Final port of call - Quebec

Sailing down the St Lawrence seaway is a treat in itself.
The trees were beginning to dress themselves in their autumn colours. Quebec is a beautiful city, especially the old town and its always a pleasure to visit there.  You could almost believe you were in Paris.

We spent a wonderful day roaming around this area, its lovely boutique shops and fabulous coffee bars and restaurants.
The first day we were there (we stayed over night), it was bitter cold, so our first thought was to find a shop selling hats and gloves!

It is such a gaily coloured area, my photos can only give you a taste of it.

As we wondered around the old squares and cobbled streets, Quebec was busy preparing itself for its Halloween celebrations.

We caught the local bus to the Montmorency Falls.
These falls are higher that Niagara but only narrow.  It was a beautiful spot with wonderful colours again. However all too soon it was time to make the journey home.

We are sailing Halifax part 2

We really enjoyed our visit to Halifax. It is a lovely city and harbour.

The city was founded in 1749 when the British built Fort St George on top of the hill.

The citadel is now a 'living history' museum with volunteer re-en actors giving visitors a real sense of what is what like to live there.   They fire the noon day cannon still.  It goes with quite a bang. I forgot this was going to happen and we jumped out of our skins!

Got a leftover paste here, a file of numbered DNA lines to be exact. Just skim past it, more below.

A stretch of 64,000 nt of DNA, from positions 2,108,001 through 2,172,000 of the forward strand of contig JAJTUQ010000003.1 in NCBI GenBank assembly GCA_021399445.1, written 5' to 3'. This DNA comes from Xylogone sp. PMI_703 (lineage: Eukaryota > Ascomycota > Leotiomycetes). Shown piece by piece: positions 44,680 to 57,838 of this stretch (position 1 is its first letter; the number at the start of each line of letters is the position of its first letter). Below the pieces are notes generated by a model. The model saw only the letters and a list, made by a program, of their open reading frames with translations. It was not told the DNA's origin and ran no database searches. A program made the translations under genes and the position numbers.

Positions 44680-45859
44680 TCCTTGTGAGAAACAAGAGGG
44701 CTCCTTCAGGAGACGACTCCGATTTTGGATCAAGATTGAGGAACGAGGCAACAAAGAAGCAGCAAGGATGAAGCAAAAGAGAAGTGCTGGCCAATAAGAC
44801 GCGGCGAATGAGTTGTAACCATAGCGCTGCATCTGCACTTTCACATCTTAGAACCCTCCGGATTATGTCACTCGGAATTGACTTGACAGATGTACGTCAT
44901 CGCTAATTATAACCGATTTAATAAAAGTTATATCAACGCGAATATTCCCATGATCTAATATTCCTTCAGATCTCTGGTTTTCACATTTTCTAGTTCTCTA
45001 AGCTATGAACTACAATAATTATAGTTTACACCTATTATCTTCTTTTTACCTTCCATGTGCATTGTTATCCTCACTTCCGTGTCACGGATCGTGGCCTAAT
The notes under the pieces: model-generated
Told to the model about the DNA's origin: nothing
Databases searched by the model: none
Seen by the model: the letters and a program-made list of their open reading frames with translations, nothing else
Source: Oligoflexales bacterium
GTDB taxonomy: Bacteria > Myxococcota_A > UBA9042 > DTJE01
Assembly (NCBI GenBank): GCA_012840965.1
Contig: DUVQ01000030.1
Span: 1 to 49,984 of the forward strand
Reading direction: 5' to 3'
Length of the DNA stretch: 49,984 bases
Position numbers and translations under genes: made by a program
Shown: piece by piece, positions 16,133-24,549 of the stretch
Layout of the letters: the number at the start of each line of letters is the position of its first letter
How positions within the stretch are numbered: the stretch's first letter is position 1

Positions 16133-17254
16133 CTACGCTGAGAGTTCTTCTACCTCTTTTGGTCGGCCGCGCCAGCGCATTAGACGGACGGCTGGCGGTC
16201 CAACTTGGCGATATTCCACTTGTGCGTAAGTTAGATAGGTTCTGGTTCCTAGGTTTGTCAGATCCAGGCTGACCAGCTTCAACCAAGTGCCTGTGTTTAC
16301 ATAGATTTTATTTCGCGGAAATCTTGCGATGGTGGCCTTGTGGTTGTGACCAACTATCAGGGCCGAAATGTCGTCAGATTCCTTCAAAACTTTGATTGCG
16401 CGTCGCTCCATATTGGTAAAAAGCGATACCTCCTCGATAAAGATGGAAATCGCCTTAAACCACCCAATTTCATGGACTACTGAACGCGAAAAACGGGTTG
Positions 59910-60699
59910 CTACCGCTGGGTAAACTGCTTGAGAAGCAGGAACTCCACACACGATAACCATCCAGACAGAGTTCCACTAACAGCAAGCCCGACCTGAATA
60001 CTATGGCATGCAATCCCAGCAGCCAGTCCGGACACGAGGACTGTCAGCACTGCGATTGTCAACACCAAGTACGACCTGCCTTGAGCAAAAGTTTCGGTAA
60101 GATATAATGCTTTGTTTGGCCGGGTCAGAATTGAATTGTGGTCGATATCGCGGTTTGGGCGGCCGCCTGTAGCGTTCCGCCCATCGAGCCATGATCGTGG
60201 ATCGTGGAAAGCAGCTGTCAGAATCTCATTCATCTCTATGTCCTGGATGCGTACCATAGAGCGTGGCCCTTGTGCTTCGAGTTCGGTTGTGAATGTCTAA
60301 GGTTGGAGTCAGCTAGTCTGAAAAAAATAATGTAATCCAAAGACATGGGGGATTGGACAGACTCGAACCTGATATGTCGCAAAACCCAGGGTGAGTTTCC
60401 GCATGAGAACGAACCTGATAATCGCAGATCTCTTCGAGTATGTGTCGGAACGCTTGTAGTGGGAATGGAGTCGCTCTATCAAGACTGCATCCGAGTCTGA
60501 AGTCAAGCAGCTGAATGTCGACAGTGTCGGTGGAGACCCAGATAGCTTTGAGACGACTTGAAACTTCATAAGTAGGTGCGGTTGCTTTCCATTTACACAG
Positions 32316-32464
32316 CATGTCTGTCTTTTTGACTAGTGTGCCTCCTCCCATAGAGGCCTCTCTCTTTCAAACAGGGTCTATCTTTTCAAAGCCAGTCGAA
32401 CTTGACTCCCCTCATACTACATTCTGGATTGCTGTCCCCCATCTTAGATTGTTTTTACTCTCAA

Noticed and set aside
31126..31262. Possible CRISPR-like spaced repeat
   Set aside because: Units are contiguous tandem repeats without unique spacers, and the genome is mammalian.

The soldier in the dormitory was a young university student vounteer.

After visiting the citadel we strolled around the beautiful public gardens before finishing our trip with an ice cream sat on the harbour front.

Next and final port of call - Quebec.

We are Sailing - Sydney and Halifax Nova Scotia

There was so much to see, particularly in Halifax, Nova Scotia, (and I took so many photographs) that I'v decided to split this blog into two. I'll concentrate on Sydney, Cape Breton and the Maud Lewis exhibition in Halifax's Art Gallery of Nova Scotia.

The first thing you see on disembarking is the worlds's largest violin.

Sydney Cape Breton, is a small community, proud of its Celtic heritage. We could have gone on a number of nature trails, but decided to have a more restful day and explore the town. However I soon found a house to interest me and explore.
Cossit House Museum was the home of loyalist and rabble rouser Rev Ranna Cossit, his wife Thankful and their ten children. The house was built in 1787 and is one of the oldest surviving houses. Costumed guides give a fascinating insight into life as it would have been.

We left Sydney to sail onto Halifax. One of the main places I'd hoped to visit was the Art Gallery of Nova Scotia, to see the Maud Lewis exhibition. If you've never heard of her, and I must admit I hadn't until recently, she is well worth your interest. You can find out about her life here.

 A few of my photos from the gallery

Maud's small home
Maud at work.

Next - Halifax.

Meet Paul Smith

I 'm delighted to introduce the multi-talented Paul Smith to you.  Many Yorkshire writers (born or living here) are now familiar w...